Legend has it that unwary hunters would follow a beautiful, flame-haired mountain nymph, only to disappear forever – the Diavolezza is said to get its name from this she-devil.

After leaving the car park and strapping on the snowshoes , I spend the lower section of the climb shaking my arms to get the blood flowing into my hands. Fingers are already hurting. Sometimes I do a little dance, doesn’t hurt to get the blood into the lower limbs too and Max finds it amusing. I look like a muppet, but it makes us laugh. 

I can tell the night had been windy too; snow had been re-deposited on many sections. When I look up, my jaws drop. I nudge Max to check out the incredible sunrise. The sky is painted in pink and purple, with the moon still at present. Max stops to take photos, and I’m wondering about the conditions higher up.

Sure enough, at the next turn as we get onto an exposed area, we are hit by an arctic gale. At times it literally takes our breath away, especially when we are climbing into it. When it blows from the side, it moves your entire body off the ski touring track. 

The icy cold wind is biting our cheeks as we are making our way up the mountain. 

Secretly, I’m loving a bit of gnarly weather conditions. It shows just how powerful nature is and that you can never underestimate the mountain weather. I’m wearing a new Arc’teryx Gore-Tex jacket which acts as a shield on my upper body, and I’m so happy I decided to go with a warm mid layer. Down jacket is still in the rucksack, for emergency. Despite the crazy gusts, Max and I often stop to take photos and videos. I can tell he’s also enjoying being challenged.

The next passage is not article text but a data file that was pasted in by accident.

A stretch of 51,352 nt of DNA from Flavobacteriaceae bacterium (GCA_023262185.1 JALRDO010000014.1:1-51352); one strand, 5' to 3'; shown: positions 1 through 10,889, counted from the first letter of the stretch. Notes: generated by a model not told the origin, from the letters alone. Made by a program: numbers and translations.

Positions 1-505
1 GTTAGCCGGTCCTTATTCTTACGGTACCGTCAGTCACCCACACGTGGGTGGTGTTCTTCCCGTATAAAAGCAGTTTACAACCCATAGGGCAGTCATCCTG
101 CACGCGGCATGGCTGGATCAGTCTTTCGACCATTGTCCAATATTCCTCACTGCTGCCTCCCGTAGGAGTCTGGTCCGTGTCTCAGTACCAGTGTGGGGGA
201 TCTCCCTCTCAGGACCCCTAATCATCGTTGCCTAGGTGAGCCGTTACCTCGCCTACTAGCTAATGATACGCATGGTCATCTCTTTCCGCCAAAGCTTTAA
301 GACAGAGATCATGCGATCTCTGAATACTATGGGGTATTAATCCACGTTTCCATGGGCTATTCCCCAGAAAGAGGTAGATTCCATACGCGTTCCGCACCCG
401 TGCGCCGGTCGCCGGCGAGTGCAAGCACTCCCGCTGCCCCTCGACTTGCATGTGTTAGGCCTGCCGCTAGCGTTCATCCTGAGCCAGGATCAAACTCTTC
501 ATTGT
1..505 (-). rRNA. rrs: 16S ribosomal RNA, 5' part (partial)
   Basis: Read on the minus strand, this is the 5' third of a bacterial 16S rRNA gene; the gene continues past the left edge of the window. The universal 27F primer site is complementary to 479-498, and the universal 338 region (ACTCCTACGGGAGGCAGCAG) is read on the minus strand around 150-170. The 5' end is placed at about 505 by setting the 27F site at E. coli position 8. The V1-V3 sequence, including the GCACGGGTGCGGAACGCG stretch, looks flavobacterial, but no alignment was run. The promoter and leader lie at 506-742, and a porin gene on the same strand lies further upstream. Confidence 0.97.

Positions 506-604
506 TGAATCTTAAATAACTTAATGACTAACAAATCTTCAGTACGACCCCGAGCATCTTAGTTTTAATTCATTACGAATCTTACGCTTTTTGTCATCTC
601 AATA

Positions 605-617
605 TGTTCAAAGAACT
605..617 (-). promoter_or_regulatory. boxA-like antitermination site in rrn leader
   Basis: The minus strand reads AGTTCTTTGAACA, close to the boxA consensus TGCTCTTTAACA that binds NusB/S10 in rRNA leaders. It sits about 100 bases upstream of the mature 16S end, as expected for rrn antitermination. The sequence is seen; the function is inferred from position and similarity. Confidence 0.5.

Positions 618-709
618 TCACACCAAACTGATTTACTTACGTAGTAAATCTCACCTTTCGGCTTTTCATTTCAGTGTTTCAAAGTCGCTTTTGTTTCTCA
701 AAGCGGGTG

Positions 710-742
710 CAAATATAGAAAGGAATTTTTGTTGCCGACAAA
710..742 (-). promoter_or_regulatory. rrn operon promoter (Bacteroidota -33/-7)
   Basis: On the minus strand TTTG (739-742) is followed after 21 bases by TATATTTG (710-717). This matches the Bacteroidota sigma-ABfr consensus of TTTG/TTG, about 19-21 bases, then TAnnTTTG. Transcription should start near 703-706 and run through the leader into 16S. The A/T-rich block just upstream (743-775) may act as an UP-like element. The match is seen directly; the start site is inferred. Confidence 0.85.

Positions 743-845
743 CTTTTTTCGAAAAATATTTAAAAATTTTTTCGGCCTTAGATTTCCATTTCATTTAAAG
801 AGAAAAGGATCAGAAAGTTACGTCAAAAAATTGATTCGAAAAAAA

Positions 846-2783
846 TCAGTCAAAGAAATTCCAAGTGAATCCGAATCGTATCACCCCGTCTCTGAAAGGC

By the time we get up to Diavolezza, the sun has reached this section and started to kiss the summit of Piz Palu, Zuppo and Bernina. We’re soaking up the views but it’s bitter cold. The batteries in our phones are draining, so Max pulls out the Harrier 25 by PowerTraveller and we strap on his phone while we’re shooting. 

The wireless charging technology blows my mind (Max finds it hilarious and compared me to the caveman discovering fire! haha) I can’t believe how powerful this device is. Once we have enough juice in the phones, I slide it into my jacket’s chest pocket.

After a breezy 1,000m ascent, we reach Sass Queder (3,066m) for a quick high-five (the wind is even more extreme on the small plateau) and we descend to one of my favourite view points to take more photos. I reach into my rucksack to find the Harrier and for a second I’m in a panic that I lost it. Only to realise it’s been in my front pocket the whole time. It’s so compact and easy to carry! I reorganise my rucksack here before Max and I head down.

We didn’t see any flame-haired mountain nymphs, but we did have a fun adventure and we were treated to stunning big mountain views. Oh and from now, it’s the three of us adventuring. Max, Harrier and I

A huge thanks to our friends at PowerTraveller for the great chargers we get to test before heading to Nepal to attempt the First Ascent.

© copyright 2021 by Alexandra Nemeth